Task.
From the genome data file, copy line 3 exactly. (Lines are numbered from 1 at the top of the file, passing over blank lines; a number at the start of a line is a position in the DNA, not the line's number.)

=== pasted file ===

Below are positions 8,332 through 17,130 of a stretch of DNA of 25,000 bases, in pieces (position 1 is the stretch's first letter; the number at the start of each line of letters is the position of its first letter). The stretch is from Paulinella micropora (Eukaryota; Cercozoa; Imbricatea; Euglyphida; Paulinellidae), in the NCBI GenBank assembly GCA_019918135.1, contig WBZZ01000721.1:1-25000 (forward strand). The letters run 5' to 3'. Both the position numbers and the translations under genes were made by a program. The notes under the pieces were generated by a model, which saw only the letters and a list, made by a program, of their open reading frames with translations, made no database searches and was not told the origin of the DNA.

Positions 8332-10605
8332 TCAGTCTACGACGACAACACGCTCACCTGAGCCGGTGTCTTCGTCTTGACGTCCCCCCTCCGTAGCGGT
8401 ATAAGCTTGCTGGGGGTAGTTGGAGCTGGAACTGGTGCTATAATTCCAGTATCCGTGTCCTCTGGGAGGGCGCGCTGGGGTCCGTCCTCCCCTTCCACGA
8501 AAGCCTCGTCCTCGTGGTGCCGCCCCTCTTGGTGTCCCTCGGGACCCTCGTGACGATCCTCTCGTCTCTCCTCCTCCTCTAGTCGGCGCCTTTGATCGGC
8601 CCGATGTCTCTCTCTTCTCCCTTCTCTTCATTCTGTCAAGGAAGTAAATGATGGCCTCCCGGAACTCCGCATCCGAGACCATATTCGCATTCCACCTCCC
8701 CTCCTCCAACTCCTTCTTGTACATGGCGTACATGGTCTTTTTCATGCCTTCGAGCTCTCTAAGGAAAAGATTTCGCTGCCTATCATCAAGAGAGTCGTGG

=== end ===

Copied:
8332 TCAGTCTACGACGACAACACGCTCACCTGAGCCGGTGTCTTCGTCTTGACGTCCCCCCTCCGTAGCGGT